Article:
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Viruses related to SARS-CoV-2 could cause future pandemics

The family of viruses that gave rise to COVID-19 has been circulating in horseshoe bats for decades, and this lineage includes other viruses with the ability to infect humans, according to a new study from Penn State

An international team of researchers has traced the evolutionary history of SARS-CoV-2, and the findings may help to prevent future pandemics that could emerge from this lineage.

“Coronaviruses have genetic material that is highly recombinant, meaning different regions of the virus’s genome can be derived from multiple sources,” said study co-author Professor Maciej Boni. “This has made it difficult to reconstruct SARS-CoV-2’s origins.” 

“You have to identify all the regions that have been recombining and trace their histories. To do that, we put together a diverse team with expertise in recombination, phylogenetic dating, virus sampling, and molecular and viral evolution.”

The team used three different approaches to identify and remove the recombinant regions within the SARS-CoV-2 genome. This enabled the experts to reconstruct and compare phylogenetic histories for the non-recombinant regions to pinpoint which viruses have been involved in recombination events in the past. 

The study revealed the evolutionary relationships between SARS-CoV-2 and its closest known bat and pangolin viruses. 

The family of viruses that includes SARS-CoV-2 was found to have diverged from other bat viruses about 40 to 70 years ago. 

Bat coronavirus RaTG13 was sampled from a Rhinolophus affinis horseshoe bat in 2013 in Yunnan province, China. While SARS-CoV-2 shares about 96 percent of the genetic makeup of this particular virus, the researchers determined that it diverged from RaTG13 in 1969.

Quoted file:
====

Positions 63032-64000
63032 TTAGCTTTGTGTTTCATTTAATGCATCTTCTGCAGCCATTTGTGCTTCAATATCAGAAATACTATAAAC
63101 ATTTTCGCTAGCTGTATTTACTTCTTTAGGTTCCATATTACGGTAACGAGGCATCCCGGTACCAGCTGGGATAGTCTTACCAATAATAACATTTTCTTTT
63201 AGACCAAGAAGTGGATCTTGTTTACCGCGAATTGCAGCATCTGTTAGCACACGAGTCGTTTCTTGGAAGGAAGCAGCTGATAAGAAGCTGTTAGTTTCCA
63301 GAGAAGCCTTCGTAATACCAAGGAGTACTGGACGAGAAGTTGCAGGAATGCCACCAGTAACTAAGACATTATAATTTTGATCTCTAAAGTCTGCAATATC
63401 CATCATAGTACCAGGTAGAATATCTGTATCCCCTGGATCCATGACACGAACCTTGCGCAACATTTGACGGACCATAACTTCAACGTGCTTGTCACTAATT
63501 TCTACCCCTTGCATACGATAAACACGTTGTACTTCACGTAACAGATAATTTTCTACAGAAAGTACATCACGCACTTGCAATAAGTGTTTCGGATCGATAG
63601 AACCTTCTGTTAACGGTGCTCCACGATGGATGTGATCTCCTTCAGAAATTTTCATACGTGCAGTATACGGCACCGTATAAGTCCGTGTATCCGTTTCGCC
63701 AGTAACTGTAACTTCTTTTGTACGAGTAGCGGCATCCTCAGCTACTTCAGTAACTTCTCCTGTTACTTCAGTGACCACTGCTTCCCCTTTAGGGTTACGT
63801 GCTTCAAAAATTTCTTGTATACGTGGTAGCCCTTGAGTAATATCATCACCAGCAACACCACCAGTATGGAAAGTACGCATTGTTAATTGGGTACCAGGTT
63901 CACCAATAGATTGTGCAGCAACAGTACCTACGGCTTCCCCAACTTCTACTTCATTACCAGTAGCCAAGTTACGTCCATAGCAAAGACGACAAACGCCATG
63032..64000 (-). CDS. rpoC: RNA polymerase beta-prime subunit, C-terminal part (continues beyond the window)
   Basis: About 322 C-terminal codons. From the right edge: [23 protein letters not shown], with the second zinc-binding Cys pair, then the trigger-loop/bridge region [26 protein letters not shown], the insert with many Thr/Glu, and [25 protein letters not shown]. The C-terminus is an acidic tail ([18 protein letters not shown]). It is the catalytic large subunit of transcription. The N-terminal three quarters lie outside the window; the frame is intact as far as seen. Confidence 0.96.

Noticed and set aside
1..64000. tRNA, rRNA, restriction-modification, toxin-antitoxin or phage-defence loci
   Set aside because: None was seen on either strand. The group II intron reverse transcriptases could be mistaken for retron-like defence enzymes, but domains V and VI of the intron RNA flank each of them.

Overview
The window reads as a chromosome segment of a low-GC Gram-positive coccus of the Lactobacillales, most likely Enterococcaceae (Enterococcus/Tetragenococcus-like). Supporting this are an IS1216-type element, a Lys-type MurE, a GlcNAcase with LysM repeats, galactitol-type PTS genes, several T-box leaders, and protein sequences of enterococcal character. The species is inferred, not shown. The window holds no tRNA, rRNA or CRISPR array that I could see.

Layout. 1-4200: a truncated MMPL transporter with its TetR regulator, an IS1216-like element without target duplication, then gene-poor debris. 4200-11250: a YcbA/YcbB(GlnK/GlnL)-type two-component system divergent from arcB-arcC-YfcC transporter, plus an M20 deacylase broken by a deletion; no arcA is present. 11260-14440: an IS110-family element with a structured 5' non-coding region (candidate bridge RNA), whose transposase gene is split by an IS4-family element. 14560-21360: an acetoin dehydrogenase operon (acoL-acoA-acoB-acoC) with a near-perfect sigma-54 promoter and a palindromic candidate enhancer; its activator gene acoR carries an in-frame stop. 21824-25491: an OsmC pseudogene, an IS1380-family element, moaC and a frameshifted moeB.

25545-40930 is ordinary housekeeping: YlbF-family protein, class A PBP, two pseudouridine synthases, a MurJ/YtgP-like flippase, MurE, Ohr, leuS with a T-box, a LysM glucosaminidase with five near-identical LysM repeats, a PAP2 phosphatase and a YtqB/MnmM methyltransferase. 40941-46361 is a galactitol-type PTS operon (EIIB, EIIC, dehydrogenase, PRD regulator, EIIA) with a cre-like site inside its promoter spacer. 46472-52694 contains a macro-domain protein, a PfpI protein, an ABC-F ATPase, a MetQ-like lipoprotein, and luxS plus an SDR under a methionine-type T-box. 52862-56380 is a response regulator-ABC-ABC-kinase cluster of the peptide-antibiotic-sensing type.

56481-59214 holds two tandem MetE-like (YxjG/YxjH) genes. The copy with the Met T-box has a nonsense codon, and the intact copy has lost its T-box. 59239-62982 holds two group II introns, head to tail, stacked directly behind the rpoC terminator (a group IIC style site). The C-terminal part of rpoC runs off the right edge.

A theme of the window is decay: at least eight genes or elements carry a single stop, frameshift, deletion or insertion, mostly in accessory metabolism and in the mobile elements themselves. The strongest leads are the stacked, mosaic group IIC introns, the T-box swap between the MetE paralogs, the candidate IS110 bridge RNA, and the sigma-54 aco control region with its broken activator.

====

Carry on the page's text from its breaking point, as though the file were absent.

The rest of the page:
“The ability to estimate divergence times after disentangling recombination histories, which is something we developed in this collaboration, may lead to insights into the origins of many different viral pathogens,” said study co-author Philippe Lemey.

The analysis showed that one of the older traits SARS-CoV-2 shares with its relatives is the receptor-binding domain (RBD) located on the Spike protein, which enables the virus to detect and bind to receptors on human cells.

“This means that other viruses that are capable of infecting humans are circulating in horseshoe bats in China,” said study co-author David L. Robertson.

Furthermore, it has not been confirmed that the viruses will require an intermediate host to jump to humans. According to Robertson, for SARS-CoV-2, other research groups incorrectly proposed that key evolutionary changes occurred in pangolins.

“SARS-CoV-2’s RBD sequence has so far only been found in a few pangolin viruses,” said Robertson. “Furthermore, the other key feature thought to be instrumental to SARS-CoV-2’s ability to infect humans – a polybasic cleavage site insertion in the Spike protein – has not yet been seen in another close bat relative of the SARS-CoV-2 virus.” 

“Yet, while it is possible that pangolins may have acted as an intermediate host facilitating transmission of SARS-CoV-2 to humans, no evidence exists to suggest that pangolin infection is a requirement for bat viruses to cross into humans.” 

“Instead, our research suggests that SARS-CoV-2 likely evolved the ability to replicate in the upper respiratory tract of both humans and pangolins.”

The experts concluded that preventing future pandemics will require better sampling within wild bats. Prevention will also require the implementation of human disease surveillance systems that are able to instantly identify unknown pathogens.

“The key to successful surveillance, is knowing which viruses to look for and prioritizing those that can readily infect humans. We should have been better prepared for a second SARS virus,” said Robertson.

“We were too late in responding to the initial SARS-CoV-2 outbreak, but this will not be our last coronavirus pandemic,” said Professor Boni. “A much more comprehensive and real-time surveillance system needs to be put in place to catch viruses like this when case numbers are still in the double digits.”

The study is published in the journal Nature Microbiology.

By Chrissy Sexton, Staff Writer


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